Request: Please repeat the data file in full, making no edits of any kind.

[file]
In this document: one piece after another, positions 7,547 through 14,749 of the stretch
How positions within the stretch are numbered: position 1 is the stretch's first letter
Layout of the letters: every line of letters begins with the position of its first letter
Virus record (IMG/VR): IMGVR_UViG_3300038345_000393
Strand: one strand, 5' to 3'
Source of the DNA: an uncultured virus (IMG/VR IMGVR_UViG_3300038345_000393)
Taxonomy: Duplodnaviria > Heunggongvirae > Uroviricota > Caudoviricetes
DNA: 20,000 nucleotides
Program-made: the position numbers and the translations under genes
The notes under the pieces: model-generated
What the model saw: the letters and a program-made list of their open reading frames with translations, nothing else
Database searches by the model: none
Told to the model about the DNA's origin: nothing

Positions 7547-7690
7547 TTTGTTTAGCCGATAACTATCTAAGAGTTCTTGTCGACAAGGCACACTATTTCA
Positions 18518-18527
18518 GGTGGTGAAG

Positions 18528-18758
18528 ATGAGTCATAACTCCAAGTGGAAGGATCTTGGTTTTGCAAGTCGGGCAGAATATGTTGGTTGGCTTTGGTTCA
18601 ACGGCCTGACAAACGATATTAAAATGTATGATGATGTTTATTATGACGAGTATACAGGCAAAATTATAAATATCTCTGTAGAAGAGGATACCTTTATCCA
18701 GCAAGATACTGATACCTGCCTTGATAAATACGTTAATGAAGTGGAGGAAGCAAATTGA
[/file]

In this document: one piece after another, positions 7,547 through 14,749 of the stretch
How positions within the stretch are numbered: position 1 is the stretch's first letter
Layout of the letters: every line of letters begins with the position of its first letter
Virus record (IMG/VR): IMGVR_UViG_3300038345_000393
Strand: one strand, 5' to 3'
Source of the DNA: an uncultured virus (IMG/VR IMGVR_UViG_3300038345_000393)
Taxonomy: Duplodnaviria > Heunggongvirae > Uroviricota > Caudoviricetes
DNA: 20,000 nucleotides
Program-made: the position numbers and the translations under genes
The notes under the pieces: model-generated
What the model saw: the letters and a program-made list of their open reading frames with translations, nothing else
Database searches by the model: none
Told to the model about the DNA's origin: nothing

Positions 7547-7690
7547 TTTGTTTAGCCGATAACTATCTAAGAGTTCTTGTCGACAAGGCACACTATTTCA
Positions 18518-18527
18518 GGTGGTGAAG

Positions 18528-18758
18528 ATGAGTCATAACTCCAAGTGGAAGGATCTTGGTTTTGCAAGTCGGGCAGAATATGTTGGTTGGCTTTGGTTCA
18601 ACGGCCTGACAAACGATATTAAAATGTATGATGATGTTTATTATGACGAGTATACAGGCAAAATTATAAATATCTCTGTAGAAGAGGATACCTTTATCCA
18701 GCAAGATACTGATACCTGCCTTGATAAATACGTTAATGAAGTGGAGGAAGCAAATTGA